"When it was time for them to part, Bernie swore he saw Danielle wave." ("The Girl in the Window")

That night, bernie had a dream.

"Two giant hands slid through his bedroom ceiling, the fingers laced together. Dani was swinging on those hands, her dark eyes wide, thin arms reaching for him." ("The Girl in the Window")

Bernie and Diane brought Dani home on Easter weekend 2007.

"They gave her a doll; she bit off its hands...

"They took her to the beach; she screamed and wouldn't put her feet in the sand...

"She couldn't sit still to watch TV or look at a book...

"When they tried to brush her teeth or comb her hair, she kicked and thrashed...

"She wouldn't lie in a bed, wouldn't go to sleep, just rolled on her back, side to side, for hours." ("The Girl in the Window")

Dani in her new home

In October 2007, Bernie and Diane officially adopted Dani.

After a year with her new family, Dani grew 12 inches and her weight doubled.

Dani's shoulder-length hair turned a golden blond.

Dani started going to occupational and physical therapy, to church, the mall, the grocery store, speech classes and horseback riding lessons.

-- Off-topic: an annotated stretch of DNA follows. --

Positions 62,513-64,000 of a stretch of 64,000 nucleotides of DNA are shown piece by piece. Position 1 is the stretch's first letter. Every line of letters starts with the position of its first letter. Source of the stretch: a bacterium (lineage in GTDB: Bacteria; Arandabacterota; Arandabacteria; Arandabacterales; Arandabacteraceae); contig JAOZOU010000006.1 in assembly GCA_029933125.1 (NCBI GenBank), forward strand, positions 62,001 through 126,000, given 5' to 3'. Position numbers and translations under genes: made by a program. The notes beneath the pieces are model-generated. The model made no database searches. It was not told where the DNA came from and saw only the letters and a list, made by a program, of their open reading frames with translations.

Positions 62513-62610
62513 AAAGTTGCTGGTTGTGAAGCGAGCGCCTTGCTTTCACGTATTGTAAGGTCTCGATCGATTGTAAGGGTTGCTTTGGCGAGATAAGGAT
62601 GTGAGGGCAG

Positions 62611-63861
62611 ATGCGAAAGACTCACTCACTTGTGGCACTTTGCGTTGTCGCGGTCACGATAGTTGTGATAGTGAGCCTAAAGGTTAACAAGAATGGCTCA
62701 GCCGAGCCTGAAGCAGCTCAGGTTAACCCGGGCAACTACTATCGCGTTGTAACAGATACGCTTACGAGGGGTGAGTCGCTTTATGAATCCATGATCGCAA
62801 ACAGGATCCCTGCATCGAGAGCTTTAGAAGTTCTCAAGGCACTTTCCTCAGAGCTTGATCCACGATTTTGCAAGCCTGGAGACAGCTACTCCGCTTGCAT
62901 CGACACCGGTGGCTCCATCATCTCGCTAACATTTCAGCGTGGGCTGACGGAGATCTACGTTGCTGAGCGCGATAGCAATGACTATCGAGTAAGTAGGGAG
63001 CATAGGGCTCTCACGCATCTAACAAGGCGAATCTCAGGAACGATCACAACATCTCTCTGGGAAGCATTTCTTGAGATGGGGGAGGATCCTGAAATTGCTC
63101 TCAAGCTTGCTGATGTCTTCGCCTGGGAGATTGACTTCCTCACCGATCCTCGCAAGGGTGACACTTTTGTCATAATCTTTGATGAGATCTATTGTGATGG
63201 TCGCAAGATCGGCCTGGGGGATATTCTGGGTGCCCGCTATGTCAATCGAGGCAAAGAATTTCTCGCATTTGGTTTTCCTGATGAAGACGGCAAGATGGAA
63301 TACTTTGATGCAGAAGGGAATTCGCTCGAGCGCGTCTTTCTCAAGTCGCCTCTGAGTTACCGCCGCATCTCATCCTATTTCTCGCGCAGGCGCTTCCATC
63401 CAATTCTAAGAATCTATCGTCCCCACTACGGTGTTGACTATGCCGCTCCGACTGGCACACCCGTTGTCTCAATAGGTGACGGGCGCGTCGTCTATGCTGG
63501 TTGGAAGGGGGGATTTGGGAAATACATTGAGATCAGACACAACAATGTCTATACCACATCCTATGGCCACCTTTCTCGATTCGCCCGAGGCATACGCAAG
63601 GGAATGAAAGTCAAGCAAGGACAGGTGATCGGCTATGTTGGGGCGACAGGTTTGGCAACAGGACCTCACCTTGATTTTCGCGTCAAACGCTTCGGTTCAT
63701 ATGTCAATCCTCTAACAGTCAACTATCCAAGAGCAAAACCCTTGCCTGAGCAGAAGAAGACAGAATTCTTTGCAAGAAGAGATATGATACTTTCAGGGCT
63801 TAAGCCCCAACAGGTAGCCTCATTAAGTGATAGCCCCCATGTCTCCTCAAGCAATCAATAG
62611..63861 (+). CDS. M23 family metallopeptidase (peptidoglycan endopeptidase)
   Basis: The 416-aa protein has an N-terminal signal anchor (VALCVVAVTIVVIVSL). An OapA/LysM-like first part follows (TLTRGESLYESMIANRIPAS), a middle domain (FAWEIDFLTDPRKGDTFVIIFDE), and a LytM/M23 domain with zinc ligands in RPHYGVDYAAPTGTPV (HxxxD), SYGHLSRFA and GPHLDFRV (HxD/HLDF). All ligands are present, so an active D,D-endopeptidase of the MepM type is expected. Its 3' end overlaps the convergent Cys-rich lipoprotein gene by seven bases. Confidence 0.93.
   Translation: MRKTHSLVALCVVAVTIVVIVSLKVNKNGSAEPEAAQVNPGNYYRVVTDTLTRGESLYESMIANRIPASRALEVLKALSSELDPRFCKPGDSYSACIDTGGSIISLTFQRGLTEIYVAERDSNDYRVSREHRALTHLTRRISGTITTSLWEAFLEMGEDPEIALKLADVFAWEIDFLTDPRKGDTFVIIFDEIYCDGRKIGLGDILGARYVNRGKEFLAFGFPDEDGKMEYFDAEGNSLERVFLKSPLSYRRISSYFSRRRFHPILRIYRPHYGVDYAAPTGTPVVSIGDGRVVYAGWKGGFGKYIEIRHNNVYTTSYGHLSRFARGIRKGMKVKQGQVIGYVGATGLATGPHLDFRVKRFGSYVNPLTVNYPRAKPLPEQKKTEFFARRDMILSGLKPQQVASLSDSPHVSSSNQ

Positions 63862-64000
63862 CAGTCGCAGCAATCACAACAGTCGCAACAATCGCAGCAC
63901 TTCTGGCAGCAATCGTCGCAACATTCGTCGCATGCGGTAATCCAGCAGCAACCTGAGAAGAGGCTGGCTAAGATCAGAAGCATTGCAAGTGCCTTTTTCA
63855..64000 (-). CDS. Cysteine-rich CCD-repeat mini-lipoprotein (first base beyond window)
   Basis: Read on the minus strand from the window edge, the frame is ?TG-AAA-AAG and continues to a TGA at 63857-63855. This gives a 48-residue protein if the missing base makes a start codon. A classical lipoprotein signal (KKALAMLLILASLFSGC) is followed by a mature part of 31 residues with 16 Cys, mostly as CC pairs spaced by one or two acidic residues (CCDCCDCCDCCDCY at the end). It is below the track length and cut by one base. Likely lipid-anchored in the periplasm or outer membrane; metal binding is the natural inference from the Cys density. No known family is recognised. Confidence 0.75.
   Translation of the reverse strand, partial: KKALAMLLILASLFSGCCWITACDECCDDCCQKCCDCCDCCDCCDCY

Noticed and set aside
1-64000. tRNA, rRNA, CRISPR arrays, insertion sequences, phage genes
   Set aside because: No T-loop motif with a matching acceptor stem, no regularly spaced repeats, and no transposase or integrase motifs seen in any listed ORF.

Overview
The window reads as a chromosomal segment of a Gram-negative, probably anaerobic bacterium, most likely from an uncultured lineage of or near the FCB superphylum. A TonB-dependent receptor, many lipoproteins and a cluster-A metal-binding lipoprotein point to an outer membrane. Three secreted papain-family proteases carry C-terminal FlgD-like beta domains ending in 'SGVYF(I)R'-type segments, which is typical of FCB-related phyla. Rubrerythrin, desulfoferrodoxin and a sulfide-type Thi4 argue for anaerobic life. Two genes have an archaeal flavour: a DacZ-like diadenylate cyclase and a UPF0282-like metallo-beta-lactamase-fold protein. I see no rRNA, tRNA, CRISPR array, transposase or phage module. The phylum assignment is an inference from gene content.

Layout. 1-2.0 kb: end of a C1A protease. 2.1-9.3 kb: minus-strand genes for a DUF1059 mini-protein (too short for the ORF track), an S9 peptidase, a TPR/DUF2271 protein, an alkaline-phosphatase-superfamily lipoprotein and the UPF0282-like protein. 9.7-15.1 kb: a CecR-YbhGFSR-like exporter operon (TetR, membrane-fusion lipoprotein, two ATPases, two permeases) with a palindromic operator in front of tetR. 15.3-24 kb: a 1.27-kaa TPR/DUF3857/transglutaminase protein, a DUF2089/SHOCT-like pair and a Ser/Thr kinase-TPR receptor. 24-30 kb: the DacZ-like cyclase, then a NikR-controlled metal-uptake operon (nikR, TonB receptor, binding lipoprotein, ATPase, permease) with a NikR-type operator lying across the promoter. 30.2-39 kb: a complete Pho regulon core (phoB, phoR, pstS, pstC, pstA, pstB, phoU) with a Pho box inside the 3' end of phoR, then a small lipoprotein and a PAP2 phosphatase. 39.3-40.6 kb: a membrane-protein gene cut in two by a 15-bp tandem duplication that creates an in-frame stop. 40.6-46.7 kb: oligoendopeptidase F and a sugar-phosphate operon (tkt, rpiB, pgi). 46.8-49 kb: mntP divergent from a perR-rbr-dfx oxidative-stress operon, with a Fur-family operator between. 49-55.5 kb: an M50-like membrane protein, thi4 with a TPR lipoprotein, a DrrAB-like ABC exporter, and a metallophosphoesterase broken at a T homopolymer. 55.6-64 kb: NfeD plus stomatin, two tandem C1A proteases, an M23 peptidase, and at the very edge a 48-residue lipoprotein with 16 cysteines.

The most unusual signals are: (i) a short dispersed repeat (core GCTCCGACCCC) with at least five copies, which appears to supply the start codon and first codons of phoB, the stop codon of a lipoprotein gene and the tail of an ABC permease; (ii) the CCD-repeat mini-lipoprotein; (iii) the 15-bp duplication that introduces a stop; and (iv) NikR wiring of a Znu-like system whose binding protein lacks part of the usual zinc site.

Dani began to say a few words.

The first she spoke was "baaa."

William, her new brother heard Dani say, "Stop!" and "No!" He thought he even heard her say his name.

William, aged ten, taught Dani how to play peek-a-boo.

William moved out of his bedroom so Dani could sleep upstairs.

William slept in the laundry room.

Dani improved month by month.

She learnt to swim.

She learnt that her name is Dani.

Dani and William

In 2011, Dani continues to live "deep in the lush Tennessee countryside" on Diane and Bernie Lierow’s 25-acre farm. (Diane and Bernie Lierow: 'We knew that Dani needed us ... - Daily Mail)

The farm contains prizewinning Boer goats, which 13-year-old William shows in competitions, miniature ponies, chickens, and various dogs.

Dani is now aged 13.

"In the past six months, she has improved more than in the last couple of years," Bernie says proudly.

Now, she can go to the cupboard, get a glass and get herself a drink of water.

And she’s much more open; she will look at people now.

(Dani’s Story by Diane and Bernie Lierow, with Kay West, Penguin/Michael Joseph)

Saturday, October 01, 2011


William Beckford

William Beckford (1760-1844) was, at one time, the richest commoner in England.

In 1779, William Beckford, aged 19, met his cousin William Courtenay, aged 11.

Beckford fell in love with Courtenay.

Beckford and Courtenay were close friends for almost 6 years.

William Courtenay (known as Kitty)

At one point the Beckford family owned around 1600 African slaves in Jamaica.

William Beckford defended the slave trade.